Jonathan : I’m feeling down in the dumps. The problem with the Golden Eagle attacks has gone from bad to worse. After the attack by an eagle actually caught in the act by Shona back in February, the chickens were locked up in the big hen house for nearly two weeks to break the eagle’s cycle of expectation and fulfillment. We took the opportunity to introduce six new pullets, reared at home in the walled garden, as we usually shut them in with the rest of the flock for a few days to get them settled in and bonded with the others. During that time, I created six field shelters from matching pairs of pallets (each pair fixed together into a tent-like structure), scattered around in the area near the hen house most favoured by the chickens. When we let them out again – it was early last week, those glorious 2-3 days of summer-like weather – the chickens clearly understood the benefit of the field shelters – they were generally to be seen under or near the shelters. Job done?
Hmm. Apparently not! Thursday morning I found the remains of a Welsumer hen at the start of her third laying year. Very little left of her other than a drift of feathers and a pair of legs still with identification rings. The next day, as I was working at the croft store, I heard gulls bickering nearby – which is unusual (it may surprise some readers to learn that classice sound of gulls by the seaside is typical of seaside towns and fishing harbours where birds are continually competing for scraps). It took a moment for it to register that they were bickering over a prospective meal, but as I raced down the croft towards the shore, I could see the gulls circling overhead, below them a golden eagle lifted away from the ground right beside the hen house, spooked by the commotion. There on the ground was my favourite Cream Crested Legbar : she was hot from the rush of blood in the drama of life and death. There was a small pool of fine feathers about her, but otherwise she seemed intact – no blood, but a surface tear of her skin on her belly from the eagle’s claws. But she was dead: it seemed as if every bone in her body was broken – her legs and wings flopping un-naturally with gravity and her head drooping down. Pitiful.
The eagle had flown away towards the causeway, but turned back east along the Sound of Eriskay, almost certainly returning to its nest site near Bath Thartabhagh, at the extreme south-eastern tip of South Uist, at the end of a wild and uninhabited peninsula – uninhabited by man, that is. Once the gulls had realized he was returning empty-handed, they lost interest and stopped mobbing him, and dispersed to find other food – and by their own efforts. All the rest of the chickens had retreated into the hen-house, so as it was already late in the day I left them to sleep off their fears. I went home for an evening meal and to break the bad news to Denise. We agreed to shut in the chickens for another few days, as before.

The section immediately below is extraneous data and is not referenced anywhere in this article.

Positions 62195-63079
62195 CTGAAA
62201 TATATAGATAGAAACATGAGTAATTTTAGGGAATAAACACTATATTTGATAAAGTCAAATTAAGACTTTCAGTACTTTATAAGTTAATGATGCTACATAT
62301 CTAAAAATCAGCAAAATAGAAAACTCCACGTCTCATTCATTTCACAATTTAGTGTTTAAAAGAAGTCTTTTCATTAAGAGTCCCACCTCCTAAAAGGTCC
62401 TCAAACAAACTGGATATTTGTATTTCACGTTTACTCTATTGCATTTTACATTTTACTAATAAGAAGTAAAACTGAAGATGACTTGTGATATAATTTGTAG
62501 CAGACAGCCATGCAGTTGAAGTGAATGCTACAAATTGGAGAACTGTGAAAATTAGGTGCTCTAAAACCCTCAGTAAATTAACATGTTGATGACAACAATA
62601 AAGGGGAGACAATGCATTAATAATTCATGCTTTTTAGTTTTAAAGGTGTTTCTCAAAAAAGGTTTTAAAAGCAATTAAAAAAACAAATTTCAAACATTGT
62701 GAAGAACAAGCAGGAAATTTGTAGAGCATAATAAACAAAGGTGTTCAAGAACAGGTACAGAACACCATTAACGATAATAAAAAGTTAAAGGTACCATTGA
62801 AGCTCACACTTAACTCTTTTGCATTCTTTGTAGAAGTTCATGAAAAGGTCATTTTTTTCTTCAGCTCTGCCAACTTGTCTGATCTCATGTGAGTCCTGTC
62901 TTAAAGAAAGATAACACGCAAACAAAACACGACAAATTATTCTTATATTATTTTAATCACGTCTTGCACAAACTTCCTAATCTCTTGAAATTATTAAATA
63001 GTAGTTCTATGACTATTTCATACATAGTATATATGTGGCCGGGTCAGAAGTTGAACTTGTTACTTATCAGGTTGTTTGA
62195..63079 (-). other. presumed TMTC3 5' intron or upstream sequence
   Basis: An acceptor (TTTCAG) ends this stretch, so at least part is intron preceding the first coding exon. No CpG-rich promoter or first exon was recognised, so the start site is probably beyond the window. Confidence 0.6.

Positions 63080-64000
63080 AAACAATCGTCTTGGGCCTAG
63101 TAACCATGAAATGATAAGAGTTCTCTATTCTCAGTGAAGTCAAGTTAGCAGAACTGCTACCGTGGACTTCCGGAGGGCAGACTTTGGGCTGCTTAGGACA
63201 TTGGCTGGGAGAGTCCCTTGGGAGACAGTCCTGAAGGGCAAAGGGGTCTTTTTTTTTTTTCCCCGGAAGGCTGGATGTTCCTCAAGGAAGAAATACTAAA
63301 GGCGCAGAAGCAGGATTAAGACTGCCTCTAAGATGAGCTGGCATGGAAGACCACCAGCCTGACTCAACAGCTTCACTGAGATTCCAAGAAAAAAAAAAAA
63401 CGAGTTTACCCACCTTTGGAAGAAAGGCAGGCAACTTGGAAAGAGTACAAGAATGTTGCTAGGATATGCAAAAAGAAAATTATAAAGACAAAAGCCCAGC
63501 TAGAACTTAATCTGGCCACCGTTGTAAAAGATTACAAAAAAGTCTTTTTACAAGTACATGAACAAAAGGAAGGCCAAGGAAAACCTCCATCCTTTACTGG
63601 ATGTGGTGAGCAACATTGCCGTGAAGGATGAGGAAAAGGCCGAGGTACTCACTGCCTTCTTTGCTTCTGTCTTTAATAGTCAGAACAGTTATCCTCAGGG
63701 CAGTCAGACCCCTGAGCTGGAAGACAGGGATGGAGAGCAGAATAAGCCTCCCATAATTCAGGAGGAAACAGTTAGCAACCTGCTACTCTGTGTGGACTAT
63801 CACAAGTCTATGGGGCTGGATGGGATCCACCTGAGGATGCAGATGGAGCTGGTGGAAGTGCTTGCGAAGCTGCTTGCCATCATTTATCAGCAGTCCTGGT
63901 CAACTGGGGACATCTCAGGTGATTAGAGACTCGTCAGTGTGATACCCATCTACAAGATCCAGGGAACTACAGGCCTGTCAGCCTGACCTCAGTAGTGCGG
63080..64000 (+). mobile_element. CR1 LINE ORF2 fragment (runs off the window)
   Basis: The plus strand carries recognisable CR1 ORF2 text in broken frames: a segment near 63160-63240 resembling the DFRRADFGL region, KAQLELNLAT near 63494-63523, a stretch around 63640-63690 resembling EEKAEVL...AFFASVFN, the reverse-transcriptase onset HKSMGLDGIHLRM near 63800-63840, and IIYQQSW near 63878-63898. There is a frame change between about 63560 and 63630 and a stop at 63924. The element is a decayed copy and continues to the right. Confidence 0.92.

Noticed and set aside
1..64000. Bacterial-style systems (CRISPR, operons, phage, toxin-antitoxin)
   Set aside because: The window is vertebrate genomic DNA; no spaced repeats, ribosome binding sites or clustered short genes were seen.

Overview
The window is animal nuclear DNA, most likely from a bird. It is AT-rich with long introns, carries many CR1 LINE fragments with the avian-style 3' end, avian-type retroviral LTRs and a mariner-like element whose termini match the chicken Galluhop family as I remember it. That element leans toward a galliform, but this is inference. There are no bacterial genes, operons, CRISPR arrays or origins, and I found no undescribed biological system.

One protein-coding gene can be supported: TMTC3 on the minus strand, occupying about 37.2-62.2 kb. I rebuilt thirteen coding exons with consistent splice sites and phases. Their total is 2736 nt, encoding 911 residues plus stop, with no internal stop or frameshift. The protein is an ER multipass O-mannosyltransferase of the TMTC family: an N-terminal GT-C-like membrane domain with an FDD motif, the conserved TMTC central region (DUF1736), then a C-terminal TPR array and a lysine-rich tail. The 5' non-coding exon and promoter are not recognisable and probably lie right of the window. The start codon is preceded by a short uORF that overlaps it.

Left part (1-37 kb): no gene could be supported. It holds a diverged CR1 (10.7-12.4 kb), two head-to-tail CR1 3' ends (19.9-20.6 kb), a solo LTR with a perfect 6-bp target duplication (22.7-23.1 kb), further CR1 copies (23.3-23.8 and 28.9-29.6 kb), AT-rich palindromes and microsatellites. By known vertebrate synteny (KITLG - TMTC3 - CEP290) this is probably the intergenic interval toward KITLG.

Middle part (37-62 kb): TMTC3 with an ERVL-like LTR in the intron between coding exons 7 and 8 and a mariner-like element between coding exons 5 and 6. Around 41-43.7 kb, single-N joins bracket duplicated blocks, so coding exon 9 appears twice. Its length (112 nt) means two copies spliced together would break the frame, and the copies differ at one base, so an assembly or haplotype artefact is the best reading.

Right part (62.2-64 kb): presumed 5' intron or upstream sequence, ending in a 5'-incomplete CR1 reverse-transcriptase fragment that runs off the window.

The following morning I went over to the croft early to switch the automatic door to locked-down. But too late. All the chickens were still in the hen-house – except one. Another hen starting her second laying year, torn apart – and just outside the hen house, too. That’s now ten birds lost in just six weeks. I locked the chickens into the shed, and there they’ve stayed since.
For a few days I couldn’t face thinking about the problem : I could see no way forward – only a hopeless retreat. But yesterday I finally stirred myself into action, writing to the only people I know who have the power to deal with the problem at source: Scottish Natural Heritage. I wrote to them as follows:
I have a problem with a golden eagle (probably the same individual every time) taking poultry from my croft. I have actually witnessed this several times, and in one case have photos – the eagle actually carried the hen to right by our house to kill it off and start eating it, before carrying it away. The rate of loss is unsustainable. Very recently I lost three birds in 24hrs. I’ve had to shut all the chickens in the hen house for a few days to try and break the eagle’s routine. I’ve tried this before, and it works for a while, but as soon as the eagle comes back and successfully take a chicken, it’s soon back for more. Last year I lost two lambs to birds of prey, and with this year’s lambing imminent I am very concerned I’m going to lose more. I am concerned – very concerned – that unless something can be done, there will be absolutely no point me continuing to work the croft, and after nearly ten years of unremitting hard work bringing a long-derlict croft back into production, at a cost perhaps £50k (plus the house!) …. I’m very reluctant to do anything about the eagles, as they have a right to life just as much as we do, and they are important to our tourism industry, but the costs of this shouldn’t fall to be borne by just a few individuals. Please help or advise.
I shared that with our croft’s community landlord, South Uist Estates (usually though mistakenly referred to as Stòras Uibhist). Well I certainly got a response! Tomorrow (Tuesday) there’ll be a site meeting to discuss. What comes out of though … ?